There's a famous saying about Parma.
A Parma si mangia due volte. Prima si mangia, poi si parla.
In Parma one eats twice: first you eat, then you talk.
What is this blog, if not an opportunity to eat for the second time by reliving recipes through writing? As I sit here examining my furious scribbles in the notebook that accompanied me round Italy three weeks ago, I feel like I'm back in my favourite country, savouring all these exquisite gastronomic moments for the second time. I'm writing this out of a purely selfish desire to reminisce for a little longer, to make those memories a little more permanent, to indulge my greed and love for Italian cuisine once again. But I also hope that this provides an interesting insight into the real food of Italy; not just the ubiquitous lasagne, carbonara and Bolognese that have become student staples, but lesser known and intriguing dishes from a country with fascinating culinary diversity.
I finally found the tower. I had to take a photo to prove it.
I begin in Tuscany, where we spent four days exploring the cities of Pisa, Florence and Siena. I'd been to the latter two before, but Pisa was new to me. Which is probably why my boyfriend (thanks to him for a lot of these photos) and I spent about three hours wandering around trying to find the leaning tower. If you imagine it to be an unmissable landmark around which everything else revolves, maybe like the Eiffel Tower or Empire State Building, you'd be wrong. It's not very tall and it definitely isn't visible for miles around. We began to think the entire thing was a conspiracy, until we eventually stumbled upon it. Our reactions?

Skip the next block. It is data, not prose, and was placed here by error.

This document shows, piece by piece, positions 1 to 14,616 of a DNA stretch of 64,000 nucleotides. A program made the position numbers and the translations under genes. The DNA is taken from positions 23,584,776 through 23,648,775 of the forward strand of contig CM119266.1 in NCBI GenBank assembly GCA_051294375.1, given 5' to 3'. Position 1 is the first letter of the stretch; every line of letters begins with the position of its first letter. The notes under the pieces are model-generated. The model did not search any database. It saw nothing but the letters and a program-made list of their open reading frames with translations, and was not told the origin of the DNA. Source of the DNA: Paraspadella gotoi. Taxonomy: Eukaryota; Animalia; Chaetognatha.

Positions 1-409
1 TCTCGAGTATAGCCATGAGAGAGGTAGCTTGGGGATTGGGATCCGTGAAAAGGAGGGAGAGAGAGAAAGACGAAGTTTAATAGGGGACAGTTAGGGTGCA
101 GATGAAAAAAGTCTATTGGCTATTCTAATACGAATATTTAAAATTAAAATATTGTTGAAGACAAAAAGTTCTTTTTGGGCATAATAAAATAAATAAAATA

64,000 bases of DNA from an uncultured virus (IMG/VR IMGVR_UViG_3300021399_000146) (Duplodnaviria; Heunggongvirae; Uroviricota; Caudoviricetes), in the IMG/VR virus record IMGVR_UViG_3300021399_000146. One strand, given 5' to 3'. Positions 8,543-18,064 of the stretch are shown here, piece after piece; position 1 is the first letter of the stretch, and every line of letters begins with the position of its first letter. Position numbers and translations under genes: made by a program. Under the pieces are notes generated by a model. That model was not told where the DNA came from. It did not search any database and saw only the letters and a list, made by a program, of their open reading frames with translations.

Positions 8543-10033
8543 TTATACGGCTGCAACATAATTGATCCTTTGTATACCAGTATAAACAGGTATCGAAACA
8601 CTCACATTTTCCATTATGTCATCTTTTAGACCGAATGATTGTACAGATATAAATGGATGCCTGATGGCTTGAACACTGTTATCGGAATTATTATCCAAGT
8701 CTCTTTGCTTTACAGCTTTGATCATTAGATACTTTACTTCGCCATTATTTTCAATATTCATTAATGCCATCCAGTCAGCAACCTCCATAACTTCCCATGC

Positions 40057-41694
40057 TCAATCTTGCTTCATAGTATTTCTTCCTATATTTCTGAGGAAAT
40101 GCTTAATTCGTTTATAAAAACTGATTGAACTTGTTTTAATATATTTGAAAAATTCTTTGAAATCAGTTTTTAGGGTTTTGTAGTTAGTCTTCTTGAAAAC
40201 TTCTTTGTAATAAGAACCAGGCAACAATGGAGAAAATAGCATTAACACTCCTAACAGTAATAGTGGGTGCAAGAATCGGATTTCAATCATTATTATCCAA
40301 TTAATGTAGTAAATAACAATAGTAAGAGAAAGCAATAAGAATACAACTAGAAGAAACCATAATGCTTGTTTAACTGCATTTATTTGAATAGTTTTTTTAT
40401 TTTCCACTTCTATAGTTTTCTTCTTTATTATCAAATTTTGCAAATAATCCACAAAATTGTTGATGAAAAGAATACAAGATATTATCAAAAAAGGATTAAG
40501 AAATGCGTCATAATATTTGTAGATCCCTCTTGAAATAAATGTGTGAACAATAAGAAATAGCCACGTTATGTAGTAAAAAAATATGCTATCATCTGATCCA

"Oh, right. So it...it really does, y'know, lean."
Culture done, we swiftly moved onto the important part of the holiday - eating.
I was lucky I'd been warned in advance about the bread of Tuscany, or I'd have got a not-entirely-pleasant surprise upon first bite. It is completely devoid of salt. That might not sound like a big deal, but believe me, once you try bread made without salt you will realise just how much that simple ingredient contributes to a humble loaf. Bread without it is odd. It's not horrible, as the texture and satisfying breadiness is still there, but instead of tasting squidgy, moreish, doughy, it tastes like a sad, bland cloud.
But, as they say, every cloud has a silver lining. The fact that I found the bread not very enjoyable to eat means that I didn't guzzle down the entire bread basket before the meal had even begun. It enabled me to have more stomach space for delicious pasta. It probably enabled me to return from Italy a couple of pounds lighter than I would have otherwise. So for that, Tuscany, I thank you.
Also, if you view bread as a vehicle for mopping up delicious sauce and remnants, the Tuscan variety is perfect. Because it's nothing spectacular on its own, it allows whatever you soak into it to really shine. This, I suppose, is why Tuscan bread is often used in staple dishes like panzanella, a salad of stale bread and tomatoes, where the bread soaks up all the delicious juices and dressing.